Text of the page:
Death and Resurrection

I just finished reading Ewert Cousins’ “Christ of the 21st Century.” Reading the book during Holy Week has me thinking about one of the crucial questions about Christ’s passion and resurrection: do we think that Christ’s passion primarily changes God – or humanity? I was taught the former in the first part of my life … but in recent years, I’ve been thinking more and more about the latter. So this weekend, I’m pondering how Christ’s death speaks of the death of a certain kind of human identity, and then how his resurrection speaks of the (re)birth of another kind of human identity.
Paul said it powerfully in 2 Corinthians 5. If one died for all (as the representative of all, or to bring benefit to all), then all humanity died. And if all humanity died, then we who are alive should live no longer for ourselves, but for the one who died for our benefit and was raised. Thus in Christ, we die to our old, selfish, walled-off, curved-in identity. And in Christ, we rise to a new identity – in joyful union with God, one another, and all creation. Here’s how Cousins talks about it:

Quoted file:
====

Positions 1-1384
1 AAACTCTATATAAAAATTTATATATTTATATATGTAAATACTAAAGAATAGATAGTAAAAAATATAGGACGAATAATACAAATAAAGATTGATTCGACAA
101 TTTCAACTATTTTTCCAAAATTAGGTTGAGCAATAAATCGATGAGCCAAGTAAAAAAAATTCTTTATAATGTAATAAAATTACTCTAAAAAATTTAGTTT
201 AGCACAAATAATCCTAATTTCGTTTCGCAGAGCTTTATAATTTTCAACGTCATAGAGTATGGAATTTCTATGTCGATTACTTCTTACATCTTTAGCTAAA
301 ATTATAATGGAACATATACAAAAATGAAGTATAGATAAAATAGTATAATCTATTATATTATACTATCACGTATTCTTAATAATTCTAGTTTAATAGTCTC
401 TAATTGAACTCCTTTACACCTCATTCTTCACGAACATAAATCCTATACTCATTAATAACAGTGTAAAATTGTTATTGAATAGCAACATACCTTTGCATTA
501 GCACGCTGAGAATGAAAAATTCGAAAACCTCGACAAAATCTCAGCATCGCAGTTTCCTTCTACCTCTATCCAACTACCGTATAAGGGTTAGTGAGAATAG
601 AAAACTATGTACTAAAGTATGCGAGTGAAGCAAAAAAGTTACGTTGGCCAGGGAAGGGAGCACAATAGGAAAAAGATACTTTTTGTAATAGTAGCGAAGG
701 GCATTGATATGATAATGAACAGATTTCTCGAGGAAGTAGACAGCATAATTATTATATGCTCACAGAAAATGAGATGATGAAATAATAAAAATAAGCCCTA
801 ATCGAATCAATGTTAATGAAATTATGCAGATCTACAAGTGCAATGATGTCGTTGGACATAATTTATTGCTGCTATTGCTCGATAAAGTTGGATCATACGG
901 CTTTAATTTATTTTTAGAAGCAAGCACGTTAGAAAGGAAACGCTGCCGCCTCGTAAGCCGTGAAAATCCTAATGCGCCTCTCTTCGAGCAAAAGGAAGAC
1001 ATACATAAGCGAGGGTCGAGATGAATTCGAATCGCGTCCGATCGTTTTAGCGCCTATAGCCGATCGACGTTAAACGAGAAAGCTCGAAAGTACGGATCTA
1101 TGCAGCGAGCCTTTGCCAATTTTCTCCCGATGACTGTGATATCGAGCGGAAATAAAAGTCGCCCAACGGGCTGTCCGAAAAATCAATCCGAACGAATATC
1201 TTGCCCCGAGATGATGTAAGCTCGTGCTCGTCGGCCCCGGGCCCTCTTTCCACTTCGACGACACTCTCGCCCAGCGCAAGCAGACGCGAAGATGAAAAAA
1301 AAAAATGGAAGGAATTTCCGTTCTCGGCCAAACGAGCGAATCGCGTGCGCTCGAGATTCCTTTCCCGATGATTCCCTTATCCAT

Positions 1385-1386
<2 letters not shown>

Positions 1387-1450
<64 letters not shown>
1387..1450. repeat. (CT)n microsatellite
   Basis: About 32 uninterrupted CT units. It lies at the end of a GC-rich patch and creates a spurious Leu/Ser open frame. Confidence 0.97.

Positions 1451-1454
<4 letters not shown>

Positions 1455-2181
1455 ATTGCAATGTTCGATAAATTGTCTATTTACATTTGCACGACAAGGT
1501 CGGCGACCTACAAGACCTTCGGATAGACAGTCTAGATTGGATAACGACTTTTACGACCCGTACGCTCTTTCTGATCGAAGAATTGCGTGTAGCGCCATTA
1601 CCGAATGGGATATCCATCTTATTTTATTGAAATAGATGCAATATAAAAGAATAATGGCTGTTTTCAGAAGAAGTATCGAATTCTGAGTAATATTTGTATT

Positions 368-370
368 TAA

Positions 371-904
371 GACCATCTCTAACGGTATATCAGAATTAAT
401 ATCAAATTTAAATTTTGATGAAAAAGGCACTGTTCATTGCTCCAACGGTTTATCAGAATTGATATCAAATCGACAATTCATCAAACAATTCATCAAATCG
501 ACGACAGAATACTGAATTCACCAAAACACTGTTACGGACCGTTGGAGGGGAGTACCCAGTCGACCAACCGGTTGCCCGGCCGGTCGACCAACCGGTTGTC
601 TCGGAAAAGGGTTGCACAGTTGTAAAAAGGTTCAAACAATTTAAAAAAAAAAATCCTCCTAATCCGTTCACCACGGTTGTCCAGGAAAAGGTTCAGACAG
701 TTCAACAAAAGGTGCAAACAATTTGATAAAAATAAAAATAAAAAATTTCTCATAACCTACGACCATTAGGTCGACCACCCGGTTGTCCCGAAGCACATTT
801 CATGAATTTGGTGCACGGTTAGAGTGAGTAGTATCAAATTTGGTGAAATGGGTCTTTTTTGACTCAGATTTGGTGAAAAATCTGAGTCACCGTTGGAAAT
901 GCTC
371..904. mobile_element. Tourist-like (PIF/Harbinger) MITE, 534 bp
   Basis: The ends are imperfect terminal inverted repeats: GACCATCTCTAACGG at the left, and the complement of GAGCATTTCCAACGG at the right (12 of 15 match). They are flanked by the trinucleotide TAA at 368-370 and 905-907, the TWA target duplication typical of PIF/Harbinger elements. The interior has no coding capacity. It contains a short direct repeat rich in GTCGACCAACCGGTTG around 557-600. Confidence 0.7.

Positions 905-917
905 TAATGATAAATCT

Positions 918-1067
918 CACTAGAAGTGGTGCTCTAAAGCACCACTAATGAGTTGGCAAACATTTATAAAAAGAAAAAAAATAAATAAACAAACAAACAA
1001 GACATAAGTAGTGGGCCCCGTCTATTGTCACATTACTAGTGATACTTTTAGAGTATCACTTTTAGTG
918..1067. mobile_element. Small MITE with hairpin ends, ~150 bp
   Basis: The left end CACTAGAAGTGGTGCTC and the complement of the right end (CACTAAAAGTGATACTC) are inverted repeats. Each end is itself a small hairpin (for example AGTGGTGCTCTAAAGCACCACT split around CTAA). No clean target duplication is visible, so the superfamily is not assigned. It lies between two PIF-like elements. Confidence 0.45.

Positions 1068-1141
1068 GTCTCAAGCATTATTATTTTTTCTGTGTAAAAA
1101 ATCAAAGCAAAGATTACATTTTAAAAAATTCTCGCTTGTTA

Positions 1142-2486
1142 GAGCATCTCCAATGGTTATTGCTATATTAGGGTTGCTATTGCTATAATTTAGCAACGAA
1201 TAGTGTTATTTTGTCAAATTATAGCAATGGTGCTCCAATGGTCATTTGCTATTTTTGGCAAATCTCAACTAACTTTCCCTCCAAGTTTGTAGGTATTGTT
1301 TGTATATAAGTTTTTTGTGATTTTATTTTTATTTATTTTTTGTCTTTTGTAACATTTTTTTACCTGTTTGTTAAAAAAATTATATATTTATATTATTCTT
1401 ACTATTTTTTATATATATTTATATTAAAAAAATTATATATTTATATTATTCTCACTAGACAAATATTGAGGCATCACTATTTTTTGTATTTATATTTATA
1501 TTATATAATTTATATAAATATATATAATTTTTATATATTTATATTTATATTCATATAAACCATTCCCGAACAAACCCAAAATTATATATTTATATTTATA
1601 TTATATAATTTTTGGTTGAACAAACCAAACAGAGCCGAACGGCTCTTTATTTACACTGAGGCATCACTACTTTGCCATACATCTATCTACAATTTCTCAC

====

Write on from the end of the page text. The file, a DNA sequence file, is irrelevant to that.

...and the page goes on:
“Teilhard’s world contains an attractive force that draws the particles into genuine unions, not merely aggregates like grains of sand in a heap. Thus the particles do not remain forever in splendid isolation, nor do they eternally repel each other, nor enter into superficial unions. Rather they are drawn into ever more intimate and creative unions: from the atom to the molecule, to the cell, to the living organism, to the human person, to the human community, to the completion of union … In the various stages of union, the individual elements do not melt into the whole like drops of water in the sea. At each stage of the way the union of elements is a Trinitarian union… at the end of the process is a union in which the particles retain their identity; in fact their uniqueness is intensified in the union at the same time they are brought together in a most intimate and creative way.” (179)